Workers should be able to “put hands up and ask for help” on mental health
20th November 2017
Geoff McDonald, a global advocate, campaigner and consultant on workplace mental health, said it is crucial that workers feel they can "put their hands up and ask for help" if they are suffering from a mental health problem.
Speaking at IOSH 2017, the Institution of Occupational Safety and Health's (IOSH) annual conference, he said line managers need to be able to have conversations with staff, adding there has to be trust to be able to talk openly about the subject.
Geoff spoke about his own battle with anxiety-fuelled depression, saying he had some "very dark moments" and that being able to talk openly about it helped him to get through it. He also referred to a close friend who took his own life.
He said: "Why in 2017, when we have put people on the moon, can we still not openly talk about our mental health at work?
"I want everyone in workplaces all over the world to feel that they genuinely have the choice to put their hand up and ask for help if they are suffering from depression, anxiety or bipolar, just as they would if they were suffering from a physical illness.
"Stigma killed my friend. If he had been suffering from a physical illness he would have put his hand up and asked for help. If my friend had that choice he may still be here today."
Workplace mental health has been a widely-discussed topic recently. The government-commissioned Stevenson-Farmer review revealed the extent of the issue in the UK, estimating poor mental health costs the economy £99 billion.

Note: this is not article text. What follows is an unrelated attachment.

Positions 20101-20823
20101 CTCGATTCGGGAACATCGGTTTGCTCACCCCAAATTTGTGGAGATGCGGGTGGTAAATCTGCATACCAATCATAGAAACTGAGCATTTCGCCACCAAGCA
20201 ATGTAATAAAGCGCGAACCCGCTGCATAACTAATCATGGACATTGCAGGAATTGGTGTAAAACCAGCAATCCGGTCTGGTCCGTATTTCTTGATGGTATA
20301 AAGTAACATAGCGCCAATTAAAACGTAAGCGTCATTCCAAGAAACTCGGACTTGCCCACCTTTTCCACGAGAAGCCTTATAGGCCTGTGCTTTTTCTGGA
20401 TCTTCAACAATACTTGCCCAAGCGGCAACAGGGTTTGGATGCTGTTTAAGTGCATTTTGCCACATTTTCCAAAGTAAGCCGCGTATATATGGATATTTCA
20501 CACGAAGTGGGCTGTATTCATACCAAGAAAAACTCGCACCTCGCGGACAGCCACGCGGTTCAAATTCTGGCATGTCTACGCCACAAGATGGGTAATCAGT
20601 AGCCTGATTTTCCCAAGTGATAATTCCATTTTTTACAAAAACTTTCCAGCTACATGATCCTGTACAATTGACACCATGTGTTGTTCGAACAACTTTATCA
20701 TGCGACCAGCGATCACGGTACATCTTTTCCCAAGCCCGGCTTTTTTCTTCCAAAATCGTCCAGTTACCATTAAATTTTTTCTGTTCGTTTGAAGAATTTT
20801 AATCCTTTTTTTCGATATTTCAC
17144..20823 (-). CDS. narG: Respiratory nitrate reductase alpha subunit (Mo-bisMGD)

Geoff focused in on people's energy, which he described as the "most limiting resource" within organisations and something business leaders should be looking to enhance.
He said that energy is driven by people's physical, emotional and mental health along with their sense of purpose.
He said: "People are frazzled. What have we done to the workplace to sap the energy out of people? Why don't we have workplaces where we are talking about enhancing the energy of people, not making them resilient and throwing more at them?
"We can have knowledge, skills and behaviours but if we don't have energy, we cannot perform."
Geoff said that while "great work" had been done in improving workplace safety, it is time to do the same with health and wellbeing, including gaining engagement from business leaders, upskilling people on spotting the signs of poor mental health and how to treat it, and shifting the narrative. This, he said, will create workplaces where people are comfortable talking about mental health.
He said: "If a flower doesn't bloom, there is nothing wrong with the flower. It is the environment in which it lives."
IOSH 2017 is being held at the ICC in Birmingham, UK, on 20-21 November.
IOSH recently released research on returning to work after suffering from common mental disorders. It can be viewed here. Guidance for employers is available in its occupational health toolkit.